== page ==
The view: Picking our way through thunderstorms at 10,000 MSL over Cambodia in the late fall of 1972. Or, has John Gillespie Magee, Jr. said it in High Flight, we “…chased the shouting wind along, and flung [our] eager craft through footless halls of air…”

The pilot: Two Nail FACs (Forward Air Controllers) with the 23rd Tactical Air Support Squadron stationed at Nakhon Phanom Royal Thai Air Base in NE Thailan, including the author, Dale Hill

The airplane: North American OV-10 Bronco

The mission: Deliver a recently “phased” Bronco to our detachment at Tan Son Nhat Air Force Base outside of Saigon, South Vietnam, and return with another Bronco ready to go into “phase” at our home field.

The memory: I had recently arrived in Southeast Asia and this was an opportunity to get acquainted with the area in which I would be operating, mostly by myself.

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6 replies
  1. Charles Lloyd
    Charles Lloyd says:

    Top notch photograph composition that draws you right into the low level situation with boomers starting to form all around you. Saw this same situation flying a Skylane all over the US at the start of this millennium. Sometimes the only thing to do was set down on the ground ASAP and wait it out.

    Reply
    • Lex Baer
      Lex Baer says:

      And twenty years later, how profoundly different it is to have ground radar in the cockpit, live! (Ok. Ten minutes old.) Zoom in. Zoom out. Look two hours ahead at your course and strategize the short deviation if the spacing holds or the long end run around the line of storms if the footless hallway collapses.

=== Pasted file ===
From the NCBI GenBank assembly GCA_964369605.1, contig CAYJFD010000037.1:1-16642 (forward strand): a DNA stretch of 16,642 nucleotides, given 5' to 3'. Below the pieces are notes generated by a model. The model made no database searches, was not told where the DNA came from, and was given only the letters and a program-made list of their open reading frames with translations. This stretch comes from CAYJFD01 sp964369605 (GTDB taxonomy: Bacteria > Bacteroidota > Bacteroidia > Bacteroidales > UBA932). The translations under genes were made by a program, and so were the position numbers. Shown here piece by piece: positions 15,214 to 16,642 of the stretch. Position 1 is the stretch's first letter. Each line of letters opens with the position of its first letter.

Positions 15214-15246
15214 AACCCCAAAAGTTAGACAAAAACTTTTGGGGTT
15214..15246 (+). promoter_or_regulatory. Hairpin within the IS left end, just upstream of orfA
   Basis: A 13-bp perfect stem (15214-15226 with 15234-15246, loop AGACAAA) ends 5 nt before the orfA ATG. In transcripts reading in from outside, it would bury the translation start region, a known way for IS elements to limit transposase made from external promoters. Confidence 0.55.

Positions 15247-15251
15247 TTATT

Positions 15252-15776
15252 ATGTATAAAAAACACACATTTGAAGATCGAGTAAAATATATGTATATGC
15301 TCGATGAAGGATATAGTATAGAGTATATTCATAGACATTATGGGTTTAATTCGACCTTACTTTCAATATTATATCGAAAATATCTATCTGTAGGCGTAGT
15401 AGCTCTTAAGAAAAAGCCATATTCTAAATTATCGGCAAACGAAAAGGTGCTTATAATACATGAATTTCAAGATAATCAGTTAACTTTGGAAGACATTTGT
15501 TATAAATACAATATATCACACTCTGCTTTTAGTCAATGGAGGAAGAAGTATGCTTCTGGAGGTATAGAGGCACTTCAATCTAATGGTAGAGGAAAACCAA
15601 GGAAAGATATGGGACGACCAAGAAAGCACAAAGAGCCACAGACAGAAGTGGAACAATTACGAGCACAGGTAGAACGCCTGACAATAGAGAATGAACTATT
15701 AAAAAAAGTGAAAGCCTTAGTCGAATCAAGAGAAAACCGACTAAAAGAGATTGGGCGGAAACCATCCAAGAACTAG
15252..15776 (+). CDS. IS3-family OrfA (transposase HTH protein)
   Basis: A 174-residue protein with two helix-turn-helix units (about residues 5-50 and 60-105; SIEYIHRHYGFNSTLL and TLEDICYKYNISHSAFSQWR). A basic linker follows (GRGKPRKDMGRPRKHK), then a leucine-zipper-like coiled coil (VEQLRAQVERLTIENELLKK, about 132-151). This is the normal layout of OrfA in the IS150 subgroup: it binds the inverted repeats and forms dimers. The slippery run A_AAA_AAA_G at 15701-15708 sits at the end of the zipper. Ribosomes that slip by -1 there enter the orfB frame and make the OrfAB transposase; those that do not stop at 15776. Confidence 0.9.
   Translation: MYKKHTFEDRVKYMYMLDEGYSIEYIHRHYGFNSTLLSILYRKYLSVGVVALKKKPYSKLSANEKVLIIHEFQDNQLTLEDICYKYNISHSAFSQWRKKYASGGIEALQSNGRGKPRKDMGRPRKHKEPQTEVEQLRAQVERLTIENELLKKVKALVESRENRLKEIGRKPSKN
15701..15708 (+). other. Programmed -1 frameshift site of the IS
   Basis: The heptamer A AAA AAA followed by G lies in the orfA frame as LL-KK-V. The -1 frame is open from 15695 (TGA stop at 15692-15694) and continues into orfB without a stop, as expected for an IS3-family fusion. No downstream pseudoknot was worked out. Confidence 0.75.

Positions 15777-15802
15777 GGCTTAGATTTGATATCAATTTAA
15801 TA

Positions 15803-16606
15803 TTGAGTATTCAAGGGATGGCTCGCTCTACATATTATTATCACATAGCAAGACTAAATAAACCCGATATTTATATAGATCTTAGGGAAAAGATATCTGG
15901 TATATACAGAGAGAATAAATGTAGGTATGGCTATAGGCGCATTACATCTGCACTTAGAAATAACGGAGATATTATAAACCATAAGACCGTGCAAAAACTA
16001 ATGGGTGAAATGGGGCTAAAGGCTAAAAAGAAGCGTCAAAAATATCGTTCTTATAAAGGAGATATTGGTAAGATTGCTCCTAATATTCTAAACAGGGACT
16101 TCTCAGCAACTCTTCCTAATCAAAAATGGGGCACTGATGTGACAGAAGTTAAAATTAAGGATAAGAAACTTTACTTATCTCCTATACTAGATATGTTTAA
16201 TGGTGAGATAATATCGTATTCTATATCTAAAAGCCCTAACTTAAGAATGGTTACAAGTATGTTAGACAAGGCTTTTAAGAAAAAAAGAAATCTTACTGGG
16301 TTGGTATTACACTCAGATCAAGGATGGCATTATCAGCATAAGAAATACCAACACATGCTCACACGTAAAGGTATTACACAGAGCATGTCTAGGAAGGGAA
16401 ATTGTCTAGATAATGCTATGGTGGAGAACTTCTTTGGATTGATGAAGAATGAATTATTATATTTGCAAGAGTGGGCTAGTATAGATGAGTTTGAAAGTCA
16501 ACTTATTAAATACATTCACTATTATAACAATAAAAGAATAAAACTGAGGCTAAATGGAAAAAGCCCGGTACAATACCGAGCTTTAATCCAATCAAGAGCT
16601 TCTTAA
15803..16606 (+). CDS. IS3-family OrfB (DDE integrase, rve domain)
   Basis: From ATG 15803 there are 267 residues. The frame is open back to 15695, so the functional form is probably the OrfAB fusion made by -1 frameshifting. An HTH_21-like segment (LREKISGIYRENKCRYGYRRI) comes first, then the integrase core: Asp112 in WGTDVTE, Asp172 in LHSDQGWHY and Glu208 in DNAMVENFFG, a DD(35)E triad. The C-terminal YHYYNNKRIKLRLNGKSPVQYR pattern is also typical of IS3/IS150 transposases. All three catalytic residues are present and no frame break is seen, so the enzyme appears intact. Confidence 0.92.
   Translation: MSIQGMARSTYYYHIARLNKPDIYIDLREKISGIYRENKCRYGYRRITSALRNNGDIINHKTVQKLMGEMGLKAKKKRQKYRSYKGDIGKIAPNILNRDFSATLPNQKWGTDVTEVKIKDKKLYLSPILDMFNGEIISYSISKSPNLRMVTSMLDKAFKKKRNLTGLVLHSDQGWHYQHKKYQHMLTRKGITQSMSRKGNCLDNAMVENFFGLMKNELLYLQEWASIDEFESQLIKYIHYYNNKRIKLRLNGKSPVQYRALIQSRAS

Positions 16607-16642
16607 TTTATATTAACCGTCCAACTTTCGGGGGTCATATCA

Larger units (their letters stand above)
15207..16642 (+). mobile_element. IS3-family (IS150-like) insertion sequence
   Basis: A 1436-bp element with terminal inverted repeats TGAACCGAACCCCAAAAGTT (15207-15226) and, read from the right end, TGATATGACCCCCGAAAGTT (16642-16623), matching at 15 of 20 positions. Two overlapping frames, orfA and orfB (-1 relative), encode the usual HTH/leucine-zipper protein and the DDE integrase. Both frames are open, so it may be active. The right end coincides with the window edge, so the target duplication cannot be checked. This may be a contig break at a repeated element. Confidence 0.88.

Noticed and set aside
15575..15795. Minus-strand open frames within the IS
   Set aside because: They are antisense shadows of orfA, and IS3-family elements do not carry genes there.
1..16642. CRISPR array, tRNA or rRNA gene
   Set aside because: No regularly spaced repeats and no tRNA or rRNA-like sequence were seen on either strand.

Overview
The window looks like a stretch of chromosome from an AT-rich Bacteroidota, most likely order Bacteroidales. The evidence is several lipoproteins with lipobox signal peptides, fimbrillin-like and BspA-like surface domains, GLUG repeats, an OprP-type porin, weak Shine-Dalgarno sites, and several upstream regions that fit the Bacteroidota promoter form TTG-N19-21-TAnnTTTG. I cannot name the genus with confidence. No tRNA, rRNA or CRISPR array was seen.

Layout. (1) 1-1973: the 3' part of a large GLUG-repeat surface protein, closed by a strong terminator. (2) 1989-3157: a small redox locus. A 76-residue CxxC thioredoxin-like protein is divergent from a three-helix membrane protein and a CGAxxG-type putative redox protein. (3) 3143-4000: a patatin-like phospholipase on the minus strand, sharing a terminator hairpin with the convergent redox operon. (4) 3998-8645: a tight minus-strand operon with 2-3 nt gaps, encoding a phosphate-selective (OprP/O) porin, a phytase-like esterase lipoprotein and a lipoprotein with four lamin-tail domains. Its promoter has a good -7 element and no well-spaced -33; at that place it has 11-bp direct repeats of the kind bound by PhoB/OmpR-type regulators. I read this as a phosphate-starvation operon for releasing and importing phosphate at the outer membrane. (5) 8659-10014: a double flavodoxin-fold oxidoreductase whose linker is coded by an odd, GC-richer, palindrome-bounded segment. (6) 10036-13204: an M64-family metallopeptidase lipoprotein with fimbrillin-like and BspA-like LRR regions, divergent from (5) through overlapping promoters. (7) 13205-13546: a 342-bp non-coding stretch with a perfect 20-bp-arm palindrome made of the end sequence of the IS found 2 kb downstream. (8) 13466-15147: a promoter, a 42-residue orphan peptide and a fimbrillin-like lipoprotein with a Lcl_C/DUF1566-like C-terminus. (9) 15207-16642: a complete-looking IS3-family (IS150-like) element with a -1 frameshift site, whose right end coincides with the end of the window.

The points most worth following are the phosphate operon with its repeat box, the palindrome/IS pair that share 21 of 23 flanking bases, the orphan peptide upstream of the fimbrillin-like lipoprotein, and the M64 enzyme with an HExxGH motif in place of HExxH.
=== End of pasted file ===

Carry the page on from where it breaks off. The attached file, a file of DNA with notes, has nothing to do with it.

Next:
Reply
    • Mac Hayes
      Mac Hayes says:

      Yup, I saw this often enough in Indiana and many points east and south of there, during my active years in the 1960s & early 70s. Not that I flew through TSTMs; that was a no-no, but lots of dodging VMC around weather that looked very much like this.

      Reply
      • Dale Hill
        Dale Hill says:

        Sometimes, the only way to get home was to go through the wall of T-Storms that formed along the Cambodian/Thai border. With no radar on board, you would listen to those ahead of you and follow their path through the areas where they didn’t get beat up so bad. Fortunately, these T-Storms were nowhere as vicious as what I’ve seen in the States!

        Reply
    • Dale Hill
      Dale Hill says:

      Didn’t have the option of setting down in ‘Indian country’ as John Wayne always called the territory outside of the fort in his Westerns.

      Reply

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